“Can you hear me now?”

JAMES DANCE


Third-year Deakin Law student Cameron Holdsworth (20) is no stranger to a cheeky Bb Collaborate seminar. Having maintained a part-time job and completed a few T3 Cloud-based units, Cameron is in fact a Bb Collaborate connoisseur. But with the advent of COVID-19, these 55-minute sessions of looking into a webcam are getting a little old. 


“Look, I’ve always appreciated the convenience of the online seminars. The fact that they’re recorded has saved my life a few times too.”


Reporting to Damages Incurred, Cameron indicated that 90% of the time he only listens to the seminars once they’re recorded.


“There’s nothing worse than being stuck in a live seminar when it’s just yourself, the lecturer and some other unknown person whose microphone never seems to work. What’s worse, is that these awkward two-way conversations are recorded for everyone in the unit to hear.” 


Even with a good number of members, the live seminars are still problematic for Cameron. In his current Corporate Law seminars, there’s one student who feels the need to repeat through a crackly microphone, “Can you hear me now? How about now? Oh wait, yeah – how about now? Can you hear me?”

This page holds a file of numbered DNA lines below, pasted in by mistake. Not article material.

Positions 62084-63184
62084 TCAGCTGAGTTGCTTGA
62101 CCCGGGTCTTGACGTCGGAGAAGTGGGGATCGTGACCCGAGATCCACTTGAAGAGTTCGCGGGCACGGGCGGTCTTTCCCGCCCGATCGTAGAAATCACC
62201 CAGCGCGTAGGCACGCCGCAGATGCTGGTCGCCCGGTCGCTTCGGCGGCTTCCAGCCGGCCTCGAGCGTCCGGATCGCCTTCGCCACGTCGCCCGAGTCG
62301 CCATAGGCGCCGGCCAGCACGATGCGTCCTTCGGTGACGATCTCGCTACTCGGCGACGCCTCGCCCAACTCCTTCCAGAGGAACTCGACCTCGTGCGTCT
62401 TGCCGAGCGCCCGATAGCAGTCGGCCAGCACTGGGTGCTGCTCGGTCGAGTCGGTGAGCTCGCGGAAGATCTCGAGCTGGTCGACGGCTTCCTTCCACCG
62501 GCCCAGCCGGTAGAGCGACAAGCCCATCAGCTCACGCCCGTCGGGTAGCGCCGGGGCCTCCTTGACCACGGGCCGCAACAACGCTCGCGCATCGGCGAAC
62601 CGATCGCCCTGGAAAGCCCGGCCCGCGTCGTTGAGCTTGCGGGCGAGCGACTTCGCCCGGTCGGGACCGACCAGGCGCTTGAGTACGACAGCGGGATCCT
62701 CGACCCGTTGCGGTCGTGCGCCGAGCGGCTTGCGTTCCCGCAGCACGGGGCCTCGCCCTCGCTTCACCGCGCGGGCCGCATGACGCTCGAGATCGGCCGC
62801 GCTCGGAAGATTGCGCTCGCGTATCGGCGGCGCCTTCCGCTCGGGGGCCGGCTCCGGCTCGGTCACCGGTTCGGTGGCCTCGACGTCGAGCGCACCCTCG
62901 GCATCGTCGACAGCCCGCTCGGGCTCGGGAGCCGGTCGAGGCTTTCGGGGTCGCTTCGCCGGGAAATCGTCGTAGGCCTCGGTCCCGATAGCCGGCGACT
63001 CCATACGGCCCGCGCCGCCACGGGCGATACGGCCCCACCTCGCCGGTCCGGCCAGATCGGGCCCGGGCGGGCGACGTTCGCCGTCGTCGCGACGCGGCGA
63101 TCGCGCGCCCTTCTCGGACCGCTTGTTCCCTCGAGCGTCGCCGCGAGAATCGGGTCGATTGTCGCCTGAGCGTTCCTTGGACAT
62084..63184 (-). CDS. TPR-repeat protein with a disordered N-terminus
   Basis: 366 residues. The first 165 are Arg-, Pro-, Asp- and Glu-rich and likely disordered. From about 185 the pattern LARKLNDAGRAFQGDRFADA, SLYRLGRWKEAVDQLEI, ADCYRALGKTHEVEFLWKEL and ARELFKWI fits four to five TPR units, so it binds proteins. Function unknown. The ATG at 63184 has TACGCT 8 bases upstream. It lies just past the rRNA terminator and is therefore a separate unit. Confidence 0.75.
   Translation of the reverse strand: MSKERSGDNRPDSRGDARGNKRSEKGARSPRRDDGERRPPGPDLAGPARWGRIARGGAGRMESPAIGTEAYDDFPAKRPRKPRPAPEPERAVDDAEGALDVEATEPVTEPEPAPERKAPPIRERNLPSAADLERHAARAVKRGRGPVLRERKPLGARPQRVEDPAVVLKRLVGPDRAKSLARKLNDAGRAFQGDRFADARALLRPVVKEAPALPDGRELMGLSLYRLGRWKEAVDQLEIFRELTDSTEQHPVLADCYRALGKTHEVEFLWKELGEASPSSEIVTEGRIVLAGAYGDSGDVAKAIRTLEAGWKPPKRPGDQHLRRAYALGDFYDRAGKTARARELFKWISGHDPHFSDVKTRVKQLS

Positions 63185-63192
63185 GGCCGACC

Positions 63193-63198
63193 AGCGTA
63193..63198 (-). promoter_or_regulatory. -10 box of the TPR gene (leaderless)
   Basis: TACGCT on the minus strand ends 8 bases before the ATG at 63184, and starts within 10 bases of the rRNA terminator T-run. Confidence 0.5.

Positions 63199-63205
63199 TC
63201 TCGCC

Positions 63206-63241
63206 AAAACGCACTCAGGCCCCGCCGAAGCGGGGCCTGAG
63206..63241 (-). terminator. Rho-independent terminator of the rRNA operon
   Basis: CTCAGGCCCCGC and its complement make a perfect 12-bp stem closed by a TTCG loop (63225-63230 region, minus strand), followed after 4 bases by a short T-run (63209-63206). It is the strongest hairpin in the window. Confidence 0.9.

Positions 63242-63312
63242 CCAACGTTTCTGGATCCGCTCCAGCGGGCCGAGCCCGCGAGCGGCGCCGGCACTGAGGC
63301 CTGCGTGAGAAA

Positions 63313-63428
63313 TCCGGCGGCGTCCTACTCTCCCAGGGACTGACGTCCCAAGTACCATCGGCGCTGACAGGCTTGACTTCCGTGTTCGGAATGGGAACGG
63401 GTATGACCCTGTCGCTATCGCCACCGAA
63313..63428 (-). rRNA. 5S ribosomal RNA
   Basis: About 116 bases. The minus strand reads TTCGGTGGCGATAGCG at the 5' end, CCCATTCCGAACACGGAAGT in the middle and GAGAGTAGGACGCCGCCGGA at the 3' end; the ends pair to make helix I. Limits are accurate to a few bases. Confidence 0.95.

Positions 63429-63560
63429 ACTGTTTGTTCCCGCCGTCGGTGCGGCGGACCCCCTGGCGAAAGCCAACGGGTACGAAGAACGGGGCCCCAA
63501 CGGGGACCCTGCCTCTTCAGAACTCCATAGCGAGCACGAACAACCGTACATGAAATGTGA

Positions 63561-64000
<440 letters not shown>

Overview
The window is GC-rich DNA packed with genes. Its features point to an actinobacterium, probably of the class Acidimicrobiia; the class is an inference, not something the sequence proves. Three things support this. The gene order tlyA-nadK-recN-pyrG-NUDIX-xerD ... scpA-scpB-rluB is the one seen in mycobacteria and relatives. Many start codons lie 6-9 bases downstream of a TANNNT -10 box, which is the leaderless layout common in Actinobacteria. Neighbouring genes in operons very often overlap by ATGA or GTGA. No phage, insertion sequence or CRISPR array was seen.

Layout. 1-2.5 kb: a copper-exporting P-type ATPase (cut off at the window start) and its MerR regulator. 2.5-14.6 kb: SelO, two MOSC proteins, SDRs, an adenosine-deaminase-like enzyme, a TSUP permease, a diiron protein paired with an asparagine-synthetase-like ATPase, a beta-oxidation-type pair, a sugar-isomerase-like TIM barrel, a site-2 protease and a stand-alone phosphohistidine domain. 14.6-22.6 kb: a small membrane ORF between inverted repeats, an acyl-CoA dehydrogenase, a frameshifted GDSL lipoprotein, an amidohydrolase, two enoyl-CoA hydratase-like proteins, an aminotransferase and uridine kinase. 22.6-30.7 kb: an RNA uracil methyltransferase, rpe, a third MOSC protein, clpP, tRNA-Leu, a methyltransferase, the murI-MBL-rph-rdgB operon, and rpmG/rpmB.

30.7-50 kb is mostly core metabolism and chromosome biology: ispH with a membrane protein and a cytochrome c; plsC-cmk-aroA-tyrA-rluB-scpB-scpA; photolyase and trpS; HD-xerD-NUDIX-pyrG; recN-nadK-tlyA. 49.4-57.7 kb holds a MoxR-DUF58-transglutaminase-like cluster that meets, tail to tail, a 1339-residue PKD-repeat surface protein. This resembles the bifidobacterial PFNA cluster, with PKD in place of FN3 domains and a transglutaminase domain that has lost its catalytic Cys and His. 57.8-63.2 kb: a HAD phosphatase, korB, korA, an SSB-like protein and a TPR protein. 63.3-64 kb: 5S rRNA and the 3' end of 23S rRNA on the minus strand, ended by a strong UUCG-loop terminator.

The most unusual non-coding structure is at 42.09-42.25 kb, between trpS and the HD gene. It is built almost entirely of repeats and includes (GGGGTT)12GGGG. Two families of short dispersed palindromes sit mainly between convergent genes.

The problem? The group’s been able to hear them the whole time

To add insult to injury, the faceless online classroom emboldens this person to voice their weird and unique opinions. Cameron recalls the first couple of minutes during a seminar last week before the class began, in which this person suggested that COVID-19 was just a worldwide government-led conspiracy that Australia has bought into to so that it can revive and extend the fabled Sydney lockout laws to the rest of the country on a 24/7 basis. 


At the end of the day, though, we’re all doing the best we can. Although Cameron laments these circumstances, he made clear to Damages Incurred that he was glad we’re not spending a fortnight teaching ourselves how to use Zoom like other devoutly campus-based universities. 



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